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  1. Problems for Predictive Information.W. Scott Looney - 2022 - Erkenntnis 87 (3):1317-1329.
    Predictive information is a popular and promising family of information-based theories of biological communication. It is difficult to adjudicate between predictive information-based theories and influence-based theories of biological communication because the same acts seem to count as communicative on both theories. In this paper, I argue that predictive information theories and influence-based theories give importantly different descriptions of deceptive signals in some non-evolutionarily stable communicative systems by citing a novel case observed in nature. Moreover, predictive information gives a counter-intuitive description (...)
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  • On the Function of Self‐Deception.Vladimir Krstić - 2021 - European Journal of Philosophy 29 (4):846-863.
    Self-deception makes best sense as a self-defensive mechanism by which the self protects itself from painful reality. Hence, we typically imagine self-deceivers as people who cause themselves to believe as true what they want to be true. Some self-deceivers, however, end up believing what they do not want to be true. Their behaviour can be explained on the hypothesis that the function of this behaviour is protecting the agent's perceived focal benefit at the cost of inflicting short-term harm, which is (...)
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  • Altruistic Deception.Jonathan Birch - 2019 - Studies in History and Philosophy of Science Part C: Studies in History and Philosophy of Biological and Biomedical Sciences 74:27-33.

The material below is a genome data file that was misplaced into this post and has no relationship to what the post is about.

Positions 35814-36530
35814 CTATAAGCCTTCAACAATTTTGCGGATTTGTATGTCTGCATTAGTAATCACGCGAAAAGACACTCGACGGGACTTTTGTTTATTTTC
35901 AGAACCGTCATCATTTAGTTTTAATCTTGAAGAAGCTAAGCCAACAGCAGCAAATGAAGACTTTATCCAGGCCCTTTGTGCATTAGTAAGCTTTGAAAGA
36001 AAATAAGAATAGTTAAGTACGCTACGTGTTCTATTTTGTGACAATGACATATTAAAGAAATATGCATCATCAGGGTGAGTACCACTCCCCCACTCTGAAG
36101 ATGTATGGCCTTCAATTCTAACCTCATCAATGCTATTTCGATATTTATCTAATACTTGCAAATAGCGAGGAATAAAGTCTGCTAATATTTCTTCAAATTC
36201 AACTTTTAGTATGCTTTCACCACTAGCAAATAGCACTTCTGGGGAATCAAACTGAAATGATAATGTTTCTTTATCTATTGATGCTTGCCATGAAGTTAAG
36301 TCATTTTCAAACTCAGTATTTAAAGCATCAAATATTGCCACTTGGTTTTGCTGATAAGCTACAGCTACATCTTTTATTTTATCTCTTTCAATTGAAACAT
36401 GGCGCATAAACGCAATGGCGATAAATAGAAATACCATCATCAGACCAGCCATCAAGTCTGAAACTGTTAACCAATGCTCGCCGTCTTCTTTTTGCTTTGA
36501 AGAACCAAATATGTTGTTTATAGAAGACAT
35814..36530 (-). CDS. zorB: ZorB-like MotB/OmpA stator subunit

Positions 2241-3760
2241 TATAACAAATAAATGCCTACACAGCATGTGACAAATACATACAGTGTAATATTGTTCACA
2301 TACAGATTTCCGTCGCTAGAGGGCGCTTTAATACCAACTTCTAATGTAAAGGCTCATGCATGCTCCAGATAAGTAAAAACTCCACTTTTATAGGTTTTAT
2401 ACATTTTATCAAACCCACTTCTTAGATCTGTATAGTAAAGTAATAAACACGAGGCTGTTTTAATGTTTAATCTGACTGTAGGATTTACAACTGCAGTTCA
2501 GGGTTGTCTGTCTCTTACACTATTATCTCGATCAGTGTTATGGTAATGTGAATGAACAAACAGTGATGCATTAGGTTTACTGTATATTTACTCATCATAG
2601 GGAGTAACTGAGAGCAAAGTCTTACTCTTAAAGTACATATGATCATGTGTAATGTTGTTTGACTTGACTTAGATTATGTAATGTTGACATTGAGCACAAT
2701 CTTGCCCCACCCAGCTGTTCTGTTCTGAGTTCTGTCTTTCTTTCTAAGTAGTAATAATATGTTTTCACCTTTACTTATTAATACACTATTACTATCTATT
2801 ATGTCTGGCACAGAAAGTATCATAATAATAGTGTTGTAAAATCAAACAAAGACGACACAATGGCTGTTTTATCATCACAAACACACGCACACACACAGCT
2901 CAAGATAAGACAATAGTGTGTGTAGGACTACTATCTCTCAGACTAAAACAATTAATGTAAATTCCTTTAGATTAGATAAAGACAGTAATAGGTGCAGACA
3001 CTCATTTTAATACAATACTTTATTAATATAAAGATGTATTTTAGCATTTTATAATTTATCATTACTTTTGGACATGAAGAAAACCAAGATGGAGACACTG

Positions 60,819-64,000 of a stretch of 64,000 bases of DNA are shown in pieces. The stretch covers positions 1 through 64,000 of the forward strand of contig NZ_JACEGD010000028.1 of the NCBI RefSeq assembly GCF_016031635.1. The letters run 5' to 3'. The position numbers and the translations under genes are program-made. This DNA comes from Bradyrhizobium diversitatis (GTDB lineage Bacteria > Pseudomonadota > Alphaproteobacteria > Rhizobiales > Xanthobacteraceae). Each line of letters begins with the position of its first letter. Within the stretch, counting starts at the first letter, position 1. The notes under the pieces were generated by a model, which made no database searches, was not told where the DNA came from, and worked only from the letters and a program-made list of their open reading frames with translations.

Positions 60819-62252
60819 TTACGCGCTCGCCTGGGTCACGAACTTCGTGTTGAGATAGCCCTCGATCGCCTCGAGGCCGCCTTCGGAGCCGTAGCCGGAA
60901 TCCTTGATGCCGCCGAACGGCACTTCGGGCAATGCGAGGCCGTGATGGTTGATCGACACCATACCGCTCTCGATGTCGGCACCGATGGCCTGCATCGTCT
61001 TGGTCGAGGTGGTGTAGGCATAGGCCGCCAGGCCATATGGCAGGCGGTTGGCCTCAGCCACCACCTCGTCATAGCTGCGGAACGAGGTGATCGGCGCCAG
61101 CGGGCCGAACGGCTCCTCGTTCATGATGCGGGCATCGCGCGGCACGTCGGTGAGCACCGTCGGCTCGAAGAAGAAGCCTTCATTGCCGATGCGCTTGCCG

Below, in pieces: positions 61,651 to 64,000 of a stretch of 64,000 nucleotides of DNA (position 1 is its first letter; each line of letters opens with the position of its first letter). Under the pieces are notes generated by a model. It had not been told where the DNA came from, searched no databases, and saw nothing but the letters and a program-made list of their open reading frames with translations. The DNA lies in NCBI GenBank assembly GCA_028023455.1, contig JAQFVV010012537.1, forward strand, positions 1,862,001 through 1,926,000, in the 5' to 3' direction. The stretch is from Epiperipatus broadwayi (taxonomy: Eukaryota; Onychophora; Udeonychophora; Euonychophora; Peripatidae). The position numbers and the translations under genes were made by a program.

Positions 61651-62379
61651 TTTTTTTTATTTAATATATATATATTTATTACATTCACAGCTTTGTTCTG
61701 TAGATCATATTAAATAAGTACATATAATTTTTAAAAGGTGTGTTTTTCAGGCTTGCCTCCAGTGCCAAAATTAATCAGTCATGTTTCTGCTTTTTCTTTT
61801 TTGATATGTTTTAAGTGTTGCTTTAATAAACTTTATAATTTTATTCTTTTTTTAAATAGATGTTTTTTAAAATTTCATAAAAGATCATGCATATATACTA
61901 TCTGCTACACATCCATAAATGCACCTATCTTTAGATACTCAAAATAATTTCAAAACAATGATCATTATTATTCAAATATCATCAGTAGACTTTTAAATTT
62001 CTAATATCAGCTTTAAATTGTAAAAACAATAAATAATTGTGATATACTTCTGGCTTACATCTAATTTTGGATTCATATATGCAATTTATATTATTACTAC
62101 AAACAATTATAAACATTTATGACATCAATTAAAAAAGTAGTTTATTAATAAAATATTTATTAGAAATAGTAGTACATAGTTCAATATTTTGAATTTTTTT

Altruistic deception (or the telling of “white lies”) is common in humans. Does it also exist in non-human animals? On some definitions of deception, altruistic deception is impossible by definition, whereas others make it too easy by counting useful-but-ambiguous information as deceptive. I argue for a definition that makes altruistic deception possible in principle without trivializing it. On my proposal, deception requires the strategic exploitation of a receiver by a sender, where “exploitation” implies that the sender elicits a behaviour in (...)
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  • Animal Deception and the Content of Signals.Don Fallis & Peter J. Lewis - 2021 - Studies in History and Philosophy of Science Part A 87:114-124.
    In cases of animal mimicry, the receiver of the signal learns the truth that he is either dealing with the real thing or with a mimic. Thus, despite being a prototypical example of animal deception, mimicry does not seem to qualify as deception on the traditional definition, since the receiver is not actually misled. We offer a new account of propositional content in sender-receiver games that explains how the receiver is misled by mimicry. We show that previous accounts of deception, (...)
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  • Toward a Formal Analysis of Deceptive Signaling.Don Fallis & Peter J. Lewis - 2019 - Synthese (6):2279-2303.
    Deception has long been an important topic in philosophy. However, the traditional analysis of the concept, which requires that a deceiver intentionally cause her victim to have a false belief, rules out the possibility of much deception in the animal kingdom. Cognitively unsophisticated species, such as fireflies and butterflies, have simply evolved to mislead potential predators and/or prey. To capture such cases of “functional deception,” several researchers Machiavellian intelligence II, Cambridge University Press, Cambridge, pp 112–143, 1997; Searcy and Nowicki, The (...)
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